Didn't overwhelm as the debate is largely over. Some arguments felt inconclusive. Being in apparent love with economics - which I surely approve :-) - he doesn't address well the biggest pain of social sciences (in my perception) of impossibility to isolate effects of some phenomenon / intervention. That allows libertarians, Keynesians and free market economists all keep using the recent economic crisis as a proof of their (mutually incompatible) teachings.
Published shortly after the end of World War Two, Popper dedicated the Poverty of Historicism to all those who fell "victim to the fascist and communist belief in Inexorable Laws of Historical Destiny." That so little about the Poverty of Historicism strikes me as remotely controversial is a testament to the generally conservative intellectual currents of the postwar era - of which Popper's lucid critique of "historicism" was a significant part.
May 10, 2011 rated it it was amazing  ·  review of another edition
Popper crams more useful logic into these 150 pages than in the entire corpus of LSAT preparation material. Popper proves his scientific legitimacy through clarifying his terms from his vast erudition. This book requires the reader's attention, but it's rewarding, especially in the validity of his main points. I definitely need to enter "The Open Society."
May 10, 2017 rated it really liked it  ·  review of another edition
Like many of Popper's publications, this is a careful refutation of the premise that social sciences respond to the scientific method. The degree to which this is now viewed as obvious is largely a measure of Popper's success. Finely written and closely reasoned, the key point is that history cannot be controlled to the degree that the causes of effects can be identified.
Mar 16, 2013 rated it it was amazing  ·  review of another edition
Dedicated to those who lost their lives to Fascism, Popper's treatise examines the failure and inherent oppression of historicism applied. This along with his Open Society and its Enemies are among the most important works of 20th century political philosophy. Today's proponents historicism would do well to read it.
Ivan Vuković
Jun 06, 2012 rated it it was amazing  ·  review of another edition
Shelves: philosophy
Well written, concise, logical instead of rhetorical, clear and rational, just the way I like it!

I think Popper really did a good job comparing social and natural sciences and showing that historicism is largely based on a great misunderstanding of method of natural sciences.
Fried Potato
Popper builds a house, then starts to point all its flaws and demolishing it while saying "you see that guy? he LOVES this house". With the debris he builds another house, that is not so bad designed as the first one, but still has really bad foundations.
Francisco Tapiador
Feb 03, 2009 rated it it was amazing  ·  review of another edition
Shelves: novel
Popper reveals here the far reaching implications of negating the possibility of a scientific approach to social sciences. Must read if someone try to persuade you that History cannot be analyzed by formal tools, i.e., scientifically.
Apr 27, 2015 rated it really liked it  ·  review of another edition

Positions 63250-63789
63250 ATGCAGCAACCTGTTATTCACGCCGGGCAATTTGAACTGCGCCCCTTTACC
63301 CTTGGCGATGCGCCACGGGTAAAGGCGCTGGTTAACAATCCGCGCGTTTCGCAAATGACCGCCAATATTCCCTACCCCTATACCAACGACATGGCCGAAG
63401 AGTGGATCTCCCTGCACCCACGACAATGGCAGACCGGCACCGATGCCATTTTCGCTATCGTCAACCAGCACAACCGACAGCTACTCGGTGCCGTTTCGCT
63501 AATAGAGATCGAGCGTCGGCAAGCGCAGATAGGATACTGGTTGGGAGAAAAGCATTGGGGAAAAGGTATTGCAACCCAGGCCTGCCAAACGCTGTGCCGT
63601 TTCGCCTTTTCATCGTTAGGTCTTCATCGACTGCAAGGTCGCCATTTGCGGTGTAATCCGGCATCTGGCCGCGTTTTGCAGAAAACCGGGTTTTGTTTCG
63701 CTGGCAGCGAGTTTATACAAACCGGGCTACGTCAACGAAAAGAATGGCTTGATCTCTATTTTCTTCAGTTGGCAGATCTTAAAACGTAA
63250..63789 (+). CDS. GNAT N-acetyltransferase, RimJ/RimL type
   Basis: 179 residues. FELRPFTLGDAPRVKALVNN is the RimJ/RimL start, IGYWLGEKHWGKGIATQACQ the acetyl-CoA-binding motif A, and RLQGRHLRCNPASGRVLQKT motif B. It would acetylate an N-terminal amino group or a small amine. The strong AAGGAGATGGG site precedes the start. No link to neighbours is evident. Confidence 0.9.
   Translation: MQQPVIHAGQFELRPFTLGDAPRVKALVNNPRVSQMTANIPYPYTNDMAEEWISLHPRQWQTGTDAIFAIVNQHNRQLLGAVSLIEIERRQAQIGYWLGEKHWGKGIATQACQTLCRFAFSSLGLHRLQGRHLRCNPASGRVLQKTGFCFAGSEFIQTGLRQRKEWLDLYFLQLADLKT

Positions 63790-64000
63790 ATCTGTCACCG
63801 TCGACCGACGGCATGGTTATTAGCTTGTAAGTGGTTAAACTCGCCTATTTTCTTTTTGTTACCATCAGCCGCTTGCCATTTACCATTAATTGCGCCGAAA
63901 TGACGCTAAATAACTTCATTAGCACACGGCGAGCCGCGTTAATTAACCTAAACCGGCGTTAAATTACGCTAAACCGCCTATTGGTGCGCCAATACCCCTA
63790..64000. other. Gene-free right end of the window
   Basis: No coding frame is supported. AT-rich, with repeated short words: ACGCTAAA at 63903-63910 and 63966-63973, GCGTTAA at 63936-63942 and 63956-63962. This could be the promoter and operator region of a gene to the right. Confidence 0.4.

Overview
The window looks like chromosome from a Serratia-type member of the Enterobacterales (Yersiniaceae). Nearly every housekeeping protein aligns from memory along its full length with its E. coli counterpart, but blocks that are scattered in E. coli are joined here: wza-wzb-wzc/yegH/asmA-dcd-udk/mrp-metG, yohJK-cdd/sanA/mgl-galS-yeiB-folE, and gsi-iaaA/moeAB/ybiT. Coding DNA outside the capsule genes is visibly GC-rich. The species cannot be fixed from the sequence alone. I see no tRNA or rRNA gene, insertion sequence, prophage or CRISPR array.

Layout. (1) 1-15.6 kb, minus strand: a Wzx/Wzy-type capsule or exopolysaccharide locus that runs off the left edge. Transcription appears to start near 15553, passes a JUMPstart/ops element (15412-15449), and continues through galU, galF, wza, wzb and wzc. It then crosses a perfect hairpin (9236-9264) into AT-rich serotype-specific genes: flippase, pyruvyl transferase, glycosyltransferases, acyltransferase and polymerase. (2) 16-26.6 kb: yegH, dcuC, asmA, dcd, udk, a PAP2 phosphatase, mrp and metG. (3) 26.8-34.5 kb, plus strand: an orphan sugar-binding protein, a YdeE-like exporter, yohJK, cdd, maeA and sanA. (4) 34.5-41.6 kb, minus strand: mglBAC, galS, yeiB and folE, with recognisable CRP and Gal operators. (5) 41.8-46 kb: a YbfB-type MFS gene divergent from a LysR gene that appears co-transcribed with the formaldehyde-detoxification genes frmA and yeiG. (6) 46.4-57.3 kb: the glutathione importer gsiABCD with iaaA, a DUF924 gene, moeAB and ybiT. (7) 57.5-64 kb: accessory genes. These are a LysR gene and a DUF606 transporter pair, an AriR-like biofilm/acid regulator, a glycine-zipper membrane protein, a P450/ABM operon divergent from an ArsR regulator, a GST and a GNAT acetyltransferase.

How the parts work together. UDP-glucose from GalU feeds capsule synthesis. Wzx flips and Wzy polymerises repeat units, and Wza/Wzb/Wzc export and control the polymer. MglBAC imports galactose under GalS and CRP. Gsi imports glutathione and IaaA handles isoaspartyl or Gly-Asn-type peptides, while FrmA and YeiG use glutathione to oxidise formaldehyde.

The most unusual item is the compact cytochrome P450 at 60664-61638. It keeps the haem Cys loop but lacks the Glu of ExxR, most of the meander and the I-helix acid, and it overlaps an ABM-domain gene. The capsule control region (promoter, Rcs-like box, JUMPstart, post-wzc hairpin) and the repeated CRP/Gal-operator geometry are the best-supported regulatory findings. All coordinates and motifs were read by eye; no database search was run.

I would suggest that Popper's critiques will always be relevant but with so much ideological idiocy driving American politics (or politics in general?) it seems timely resurrect some of Popper's more political works.
Michael Wurth
Jun 22, 2016 rated it really liked it  ·  review of another edition
Complex, but fascinating.

Great book for a deeper understanding of the historicist mindset along with their strengths and weaknesses. Recommended for those with background in philosophy and social sciences.
Camilo Rodríguez
Jun 04, 2018 rated it really liked it  ·  review of another edition
Very good exposition of the flaws of historicism, both in its pro-naturalistic and anti-naturalistic claims. Very clearly exposed and methodologically sound. Although it has more than half a century, its topics are now more relevant than ever.
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Sir Karl Raimund Popper, FRS, rose from a modest background as an assistant cabinet maker and school teacher to become one of the most influential theorists and leading philosophers. Popper commanded international audiences and conversation with him was an intellectual adventure—even if a little rough—animated by a myriad of philosophical problems. He contributed to a field of thought encompassing ...more
“The discovery of instances which confirm a theory means very little if we have not tried, and failed, to discover refutations. For if we are uncritical we shall always find what we want: we shall look for, and find, confirmation, and we shall look away from, and not see, whatever might be dangerous to our pet theories. In this way it is only too easy to obtain what appears to be overwhelming evidence in favour of a theory which, if approached critically, would have been refuted.” 18 likes
“We all have an unscientific weakness for being always in the right, and this weakness seems to be particularly common among professional and amateur politicians. But the only way to apply something like scientific method in politics is to proceed on the assumption that there can be no political move which has no drawbacks, no undesirable consequences. To look out for these mistakes, to find them, to bring them into the open, to analyse them, and to learn from them, this is what a scientific politician as well as a political scientist must do. Scientific method in politics means that the great art of convincing ourselves that we have not made any mistakes, of ignoring them, of hiding them, and of blaming others from them, is replaced by the greater art of accepting the responsibility for them, of trying to learn from them, and of applying this knowledge so that we may avoid them in future.” 6 likes